“Current evidence suggests some waning of protection over time against serious outcomes from COVID-19 in older and immunocompromised individuals. Based on an analysis of emerging data, a second booster dose of either the Pfizer-BioNTech or Moderna COVID-19 vaccine could help increase protection levels for these higher-risk individuals,” Dr. Peter Marks, director of the FDA’s Center for Biologics Evaluation and Research, said in a statement.
“Additionally, the data show that an initial booster dose is critical in helping to protect all adults from the potentially severe outcomes of COVID-19. So, those who have not received their initial booster dose are strongly encouraged to do so.”
Dr. Peter Marks, head of the FDA office responsible for vaccine safety and efficacy, said the drug regulator did not call an advisory meeting because the decision was “relatively straightforward.”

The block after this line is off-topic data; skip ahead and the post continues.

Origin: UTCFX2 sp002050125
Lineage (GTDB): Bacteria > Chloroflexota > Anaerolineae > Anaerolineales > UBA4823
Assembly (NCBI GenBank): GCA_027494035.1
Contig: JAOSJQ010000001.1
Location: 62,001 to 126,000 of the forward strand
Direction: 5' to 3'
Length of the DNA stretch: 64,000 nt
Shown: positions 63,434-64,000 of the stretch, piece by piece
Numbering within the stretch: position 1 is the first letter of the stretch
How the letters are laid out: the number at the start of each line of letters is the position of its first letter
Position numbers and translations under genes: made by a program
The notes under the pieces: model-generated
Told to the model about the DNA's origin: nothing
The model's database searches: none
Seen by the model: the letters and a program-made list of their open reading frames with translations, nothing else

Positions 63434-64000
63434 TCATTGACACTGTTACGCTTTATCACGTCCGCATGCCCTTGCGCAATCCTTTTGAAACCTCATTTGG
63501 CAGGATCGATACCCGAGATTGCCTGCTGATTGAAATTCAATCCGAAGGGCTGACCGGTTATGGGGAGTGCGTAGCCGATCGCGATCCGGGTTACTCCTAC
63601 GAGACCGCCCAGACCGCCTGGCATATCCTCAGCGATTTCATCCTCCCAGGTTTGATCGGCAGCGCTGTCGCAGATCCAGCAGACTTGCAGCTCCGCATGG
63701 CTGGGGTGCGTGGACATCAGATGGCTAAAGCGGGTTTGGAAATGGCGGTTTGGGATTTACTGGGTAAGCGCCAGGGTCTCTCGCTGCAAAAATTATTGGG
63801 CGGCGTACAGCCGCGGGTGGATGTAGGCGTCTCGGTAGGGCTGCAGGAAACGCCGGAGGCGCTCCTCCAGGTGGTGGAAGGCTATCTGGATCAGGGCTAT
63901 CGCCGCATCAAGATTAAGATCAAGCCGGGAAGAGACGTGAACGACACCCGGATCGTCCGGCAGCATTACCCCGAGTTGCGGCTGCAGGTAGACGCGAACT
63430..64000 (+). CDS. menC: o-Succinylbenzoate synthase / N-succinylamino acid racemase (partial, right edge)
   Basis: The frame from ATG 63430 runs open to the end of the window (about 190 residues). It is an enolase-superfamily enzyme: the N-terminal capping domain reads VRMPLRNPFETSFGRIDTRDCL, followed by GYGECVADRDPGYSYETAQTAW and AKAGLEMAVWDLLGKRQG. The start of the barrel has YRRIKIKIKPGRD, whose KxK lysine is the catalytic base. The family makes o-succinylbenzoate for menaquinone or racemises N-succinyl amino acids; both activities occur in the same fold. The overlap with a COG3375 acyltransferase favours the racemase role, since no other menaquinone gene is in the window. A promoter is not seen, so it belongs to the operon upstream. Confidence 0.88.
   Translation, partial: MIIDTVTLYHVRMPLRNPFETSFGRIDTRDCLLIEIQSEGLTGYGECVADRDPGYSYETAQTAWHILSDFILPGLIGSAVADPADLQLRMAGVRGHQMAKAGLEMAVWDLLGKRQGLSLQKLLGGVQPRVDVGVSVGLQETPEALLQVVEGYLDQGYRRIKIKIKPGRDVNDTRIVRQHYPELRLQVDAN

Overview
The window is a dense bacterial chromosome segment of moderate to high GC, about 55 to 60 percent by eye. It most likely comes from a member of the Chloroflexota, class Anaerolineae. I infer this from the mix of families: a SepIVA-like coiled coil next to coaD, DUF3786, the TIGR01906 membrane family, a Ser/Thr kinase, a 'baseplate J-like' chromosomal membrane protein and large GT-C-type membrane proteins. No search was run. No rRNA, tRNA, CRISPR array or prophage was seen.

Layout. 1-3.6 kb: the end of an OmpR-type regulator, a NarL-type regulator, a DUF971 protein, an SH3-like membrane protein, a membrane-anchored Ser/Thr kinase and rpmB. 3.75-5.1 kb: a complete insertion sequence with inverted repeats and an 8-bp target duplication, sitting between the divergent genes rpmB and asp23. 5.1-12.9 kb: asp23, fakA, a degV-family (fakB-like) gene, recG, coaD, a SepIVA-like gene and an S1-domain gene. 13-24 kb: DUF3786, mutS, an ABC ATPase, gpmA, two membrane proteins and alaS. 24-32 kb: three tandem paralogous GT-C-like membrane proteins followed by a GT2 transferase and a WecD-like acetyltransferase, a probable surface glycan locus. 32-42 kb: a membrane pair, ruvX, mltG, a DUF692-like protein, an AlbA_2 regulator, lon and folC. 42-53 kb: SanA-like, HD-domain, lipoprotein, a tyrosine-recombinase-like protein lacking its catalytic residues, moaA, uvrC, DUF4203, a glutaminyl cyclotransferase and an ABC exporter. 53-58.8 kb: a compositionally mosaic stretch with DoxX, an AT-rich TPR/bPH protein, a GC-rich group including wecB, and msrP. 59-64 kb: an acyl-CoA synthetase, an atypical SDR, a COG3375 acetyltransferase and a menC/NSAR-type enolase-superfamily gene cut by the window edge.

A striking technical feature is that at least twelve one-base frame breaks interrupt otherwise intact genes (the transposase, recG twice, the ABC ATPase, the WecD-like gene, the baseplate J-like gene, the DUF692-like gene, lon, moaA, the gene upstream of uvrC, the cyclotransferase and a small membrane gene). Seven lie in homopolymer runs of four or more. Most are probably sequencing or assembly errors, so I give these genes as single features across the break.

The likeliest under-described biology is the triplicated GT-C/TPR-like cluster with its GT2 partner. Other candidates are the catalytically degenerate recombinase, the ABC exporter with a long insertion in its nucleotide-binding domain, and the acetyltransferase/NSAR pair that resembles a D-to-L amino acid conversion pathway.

“This fourth booster dose is something that evidence that we have now from Israel suggests that by getting this, one can reduce the risk of hospitalization and death in this population of older individuals,” Marks said during a call with reporters after the decision.
The CDC published a study in February that showed the effectiveness of the third dose against emergency room visits declined from 87% to 66% against emergency room visits, and from 91% to 78% against hospitalization at four months after receiving the shot.
“That gives me pause for concern that the boosters are not necessarily holding up as well as we’d like,” said Hotez, who strongly supports a fourth dose based on Israeli data showing another booster increases protection for people older than 60.
Americans under the age of 50 can still receive the shot off label at certain health clinics because it has now received FDA authorization, however they would need to convince a doctor or vaccine provider to give it to them.
ARTICLE: PAUL MURDOCH
MANAGING EDITOR: CARSON CHOATE
PHOTO CREDITS: NEW YORK TIMES